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Book club talks history and politics

May 21, 2019

May 21, 2019

By Nate Smelle

On the third Thursday of every month Hastings Highlands Public Library Book Club gathers in the library’s lounge to discuss a different piece of literature. Once they have finished with the book they are reading, HHPL librarian and club member Nancy Wimbush said the group decides together what book they are going to read next.
On the club’s reading list for May was the historical fiction novel The Nightingale, by bestselling author Kristin Hannah. Based on a true story, Hannah’s book captures a seldom seen part of history during the Second World War … the women’s war. The Nightingale shines a light on the role of women during the Second World War, from the perspectives of two sisters separated by years, experience, ideals, passion and circumstance, living in France while it was under German occupation.
Book club member, Lorraine Franck said Hannah’s novel reminded her of the fear she experienced as a child living with her family in Holland while it was occupied by the Nazis. She said the author did an excellent job of portraying what it was like to live through such difficult and dangerous times.
“It was very accurate with regard to what was going on and what we couldn’t do in Holland during the Second World War,” said Franck.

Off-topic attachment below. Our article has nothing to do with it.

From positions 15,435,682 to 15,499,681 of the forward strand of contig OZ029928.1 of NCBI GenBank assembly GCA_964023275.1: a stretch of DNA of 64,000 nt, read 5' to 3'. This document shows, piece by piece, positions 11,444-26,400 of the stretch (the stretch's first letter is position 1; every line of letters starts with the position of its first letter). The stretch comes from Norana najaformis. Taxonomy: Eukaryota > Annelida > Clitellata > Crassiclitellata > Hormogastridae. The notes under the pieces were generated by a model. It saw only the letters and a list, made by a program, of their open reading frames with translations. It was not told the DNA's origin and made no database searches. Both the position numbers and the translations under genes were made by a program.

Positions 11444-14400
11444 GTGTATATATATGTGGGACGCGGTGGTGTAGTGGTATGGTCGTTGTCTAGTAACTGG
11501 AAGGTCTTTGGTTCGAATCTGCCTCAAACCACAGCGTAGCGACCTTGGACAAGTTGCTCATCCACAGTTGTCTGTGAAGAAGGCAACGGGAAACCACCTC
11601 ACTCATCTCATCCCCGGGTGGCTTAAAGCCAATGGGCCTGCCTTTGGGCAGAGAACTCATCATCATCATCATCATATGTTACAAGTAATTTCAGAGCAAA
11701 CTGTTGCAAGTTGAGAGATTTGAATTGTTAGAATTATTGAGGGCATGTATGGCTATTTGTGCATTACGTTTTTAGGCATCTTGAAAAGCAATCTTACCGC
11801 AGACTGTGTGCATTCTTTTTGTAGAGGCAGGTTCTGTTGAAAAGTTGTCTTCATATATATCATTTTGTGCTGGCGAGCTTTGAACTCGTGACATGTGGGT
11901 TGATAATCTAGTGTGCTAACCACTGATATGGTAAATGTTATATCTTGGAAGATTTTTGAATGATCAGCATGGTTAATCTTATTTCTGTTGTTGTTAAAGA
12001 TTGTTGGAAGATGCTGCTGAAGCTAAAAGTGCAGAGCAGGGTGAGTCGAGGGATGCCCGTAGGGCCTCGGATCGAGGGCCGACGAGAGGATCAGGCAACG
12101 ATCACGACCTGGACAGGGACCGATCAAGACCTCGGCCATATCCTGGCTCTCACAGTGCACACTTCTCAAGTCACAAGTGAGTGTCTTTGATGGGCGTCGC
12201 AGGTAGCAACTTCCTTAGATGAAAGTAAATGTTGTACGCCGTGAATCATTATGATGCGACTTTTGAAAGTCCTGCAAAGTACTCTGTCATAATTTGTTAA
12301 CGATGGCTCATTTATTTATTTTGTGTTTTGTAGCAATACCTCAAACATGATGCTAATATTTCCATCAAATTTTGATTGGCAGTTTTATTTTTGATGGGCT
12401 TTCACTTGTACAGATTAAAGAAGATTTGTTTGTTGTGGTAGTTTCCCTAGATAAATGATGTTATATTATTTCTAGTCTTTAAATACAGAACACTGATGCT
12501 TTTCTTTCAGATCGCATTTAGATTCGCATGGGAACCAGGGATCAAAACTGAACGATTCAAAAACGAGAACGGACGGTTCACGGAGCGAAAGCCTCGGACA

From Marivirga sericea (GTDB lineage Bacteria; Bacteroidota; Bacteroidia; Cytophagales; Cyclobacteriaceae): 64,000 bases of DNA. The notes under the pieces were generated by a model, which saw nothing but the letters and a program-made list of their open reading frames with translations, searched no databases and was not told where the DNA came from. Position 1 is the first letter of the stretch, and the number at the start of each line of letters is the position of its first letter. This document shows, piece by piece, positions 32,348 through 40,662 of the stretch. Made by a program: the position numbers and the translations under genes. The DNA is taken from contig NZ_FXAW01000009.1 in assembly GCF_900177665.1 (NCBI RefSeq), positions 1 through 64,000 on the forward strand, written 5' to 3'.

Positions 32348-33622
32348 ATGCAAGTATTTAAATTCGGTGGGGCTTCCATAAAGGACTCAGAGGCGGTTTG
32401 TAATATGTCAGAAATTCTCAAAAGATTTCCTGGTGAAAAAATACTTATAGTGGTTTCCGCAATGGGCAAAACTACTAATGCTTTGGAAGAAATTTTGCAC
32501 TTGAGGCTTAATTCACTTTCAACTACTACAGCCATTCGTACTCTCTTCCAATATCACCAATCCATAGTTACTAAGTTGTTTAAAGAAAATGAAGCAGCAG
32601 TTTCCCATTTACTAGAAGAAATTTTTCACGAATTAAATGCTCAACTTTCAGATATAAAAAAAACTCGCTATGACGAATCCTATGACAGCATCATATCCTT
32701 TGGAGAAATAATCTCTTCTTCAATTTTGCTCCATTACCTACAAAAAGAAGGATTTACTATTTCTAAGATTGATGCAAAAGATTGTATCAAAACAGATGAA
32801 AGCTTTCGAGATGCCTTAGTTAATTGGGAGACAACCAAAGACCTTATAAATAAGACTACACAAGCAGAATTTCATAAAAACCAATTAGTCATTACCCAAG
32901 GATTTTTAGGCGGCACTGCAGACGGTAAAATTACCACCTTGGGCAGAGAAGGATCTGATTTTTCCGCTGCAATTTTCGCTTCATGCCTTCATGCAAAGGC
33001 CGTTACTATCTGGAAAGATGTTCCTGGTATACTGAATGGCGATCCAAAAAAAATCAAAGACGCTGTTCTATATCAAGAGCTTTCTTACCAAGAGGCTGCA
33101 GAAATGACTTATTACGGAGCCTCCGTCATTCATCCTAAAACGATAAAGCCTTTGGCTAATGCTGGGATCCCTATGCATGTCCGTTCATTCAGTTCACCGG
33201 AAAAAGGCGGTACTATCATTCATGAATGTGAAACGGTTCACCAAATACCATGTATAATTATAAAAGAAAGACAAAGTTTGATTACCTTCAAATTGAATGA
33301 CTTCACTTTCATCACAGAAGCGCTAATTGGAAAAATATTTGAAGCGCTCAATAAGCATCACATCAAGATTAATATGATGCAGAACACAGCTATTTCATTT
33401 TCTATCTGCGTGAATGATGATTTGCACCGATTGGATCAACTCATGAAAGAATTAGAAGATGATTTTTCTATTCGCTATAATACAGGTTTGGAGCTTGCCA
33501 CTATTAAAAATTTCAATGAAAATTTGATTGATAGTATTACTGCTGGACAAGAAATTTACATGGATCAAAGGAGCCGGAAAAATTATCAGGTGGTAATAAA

“Everybody had to have shades on their windows and we weren’t allowed to have any lights showing. We would hear all this racket in the night, and there would be a whole colony of German soldiers stomping along, so we would peek out from behind the curtains. Our father would tell us, don’t look, don’t look. It was really scary.”
Remarking on how the books they read often inspire conversations of a political nature, Wimbush said she enjoys exploring literature and history with her friends in the group. Acknowledging that the number of club members fluctuates month to month, she said until recently they have often depended on Southern Ontario Library Services’ inter-library loans. Noting the Ford government’s recent decision to cut funding by 50 per cent, and cancel the inter-library loan service, Wimbush said she does not how they will be able to ensure everyone in the club has a copy to of the book that they are reading. Highlighting the value of the discussions and the social benefits clubs like theirs’ provide the community, she said they are disappointed in the current government’s lack of support for libraries, literacy and public education.
“We are just one tiny example of what is going on in libraries all over Ontario,” said Wimbush.
“The hardest hit people are people in rural communities, and that is so unfair. We have a large-print pool and a DVD pool that are shared between libraries, so we don’t know what is happening with that either.”



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